Cottaging on Kushog Lake

Some of the lands were already surveyed into summer resort parcels for private summer cottage use. On unsurveyed land, the applicant had to designate on a plan or sketch the area desired, have it surveyed and put up a $10.00 deposit towards the survey. The applicant could have the Department make the survey at a cost of $80.00. Mainland parcels were sold at 30¢ per foot of shoreline, minimum charge $30.00.

So in 1947 you could purchase 300’ of frontage on Kushog Lake for $170.00! Islands were sold at $45.00 per acre, minimum charge $45.00. Each parcel of Crown land had to have a minimum frontage of 100’ and maximum of 300’, and buildings of $500.00 value had to be erected within eighteen months of the date of purchase of each parcel. All trees and minerals were reserved to the Crown and 10% of the area was reserved for roads. This is how many of the first cottagers were able to afford their land.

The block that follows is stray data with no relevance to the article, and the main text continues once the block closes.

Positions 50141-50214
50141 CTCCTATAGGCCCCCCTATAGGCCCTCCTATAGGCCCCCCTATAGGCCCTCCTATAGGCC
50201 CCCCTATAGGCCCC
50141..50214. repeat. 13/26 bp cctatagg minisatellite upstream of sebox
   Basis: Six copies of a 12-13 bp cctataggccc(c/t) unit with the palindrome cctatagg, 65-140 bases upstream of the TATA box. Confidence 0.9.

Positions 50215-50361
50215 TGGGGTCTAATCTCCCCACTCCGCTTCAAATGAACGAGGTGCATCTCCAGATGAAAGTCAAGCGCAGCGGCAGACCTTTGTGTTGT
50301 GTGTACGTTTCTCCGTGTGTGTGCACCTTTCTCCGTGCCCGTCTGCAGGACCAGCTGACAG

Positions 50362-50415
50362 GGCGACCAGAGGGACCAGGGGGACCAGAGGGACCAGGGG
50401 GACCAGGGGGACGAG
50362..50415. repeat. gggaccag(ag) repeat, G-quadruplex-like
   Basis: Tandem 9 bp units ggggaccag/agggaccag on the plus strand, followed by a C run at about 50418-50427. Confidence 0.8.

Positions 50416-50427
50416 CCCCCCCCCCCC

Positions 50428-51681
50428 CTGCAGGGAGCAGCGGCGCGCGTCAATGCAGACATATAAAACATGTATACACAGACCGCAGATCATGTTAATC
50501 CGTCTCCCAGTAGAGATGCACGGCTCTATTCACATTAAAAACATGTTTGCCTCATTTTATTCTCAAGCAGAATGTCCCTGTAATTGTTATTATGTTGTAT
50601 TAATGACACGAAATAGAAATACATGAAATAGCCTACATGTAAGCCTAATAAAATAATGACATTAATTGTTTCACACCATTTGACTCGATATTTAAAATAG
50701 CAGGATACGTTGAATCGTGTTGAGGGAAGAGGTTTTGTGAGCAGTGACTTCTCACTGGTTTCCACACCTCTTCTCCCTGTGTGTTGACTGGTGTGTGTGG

In 1947 the Ontario Department of Lands and Forests published a brochure titled “Summer Resort Lands in Ontario”. Opening remark: “The Province of Ontario has many attractive summer resort sites for sale or lease which are still Crown lands”. Click here to download a copy of the brochure.

In the early days, cottagers left the luxury of their homes to live happily in simple, open stud shacks with outhouses, no electricity, no separate rooms, and where washing was often done on scrub boards or in the lake. The drive from Toronto took 4-5 hours to get to the lake.

Getting from the highway to your cottage was another matter. Cottage roads were mere trails through the bush, full of potholes and rocks. You carried a hand saw (no chain saws then), an axe and a shovel because you never knew what hazard might present itself on the drive in. And if it rained, you might have had to pack up and leave quickly before the road turned to swamp.

Kushog Lake Road, which runs up the west side of Kushog Lake, was put through in the late 1950s to connect water access cottages. Kushog cottager Cam Newlands worked on the road in 1958-59. Cam remembers air drilling the holes and loading them with dynamite (dangerous work for a greenhorn with no license).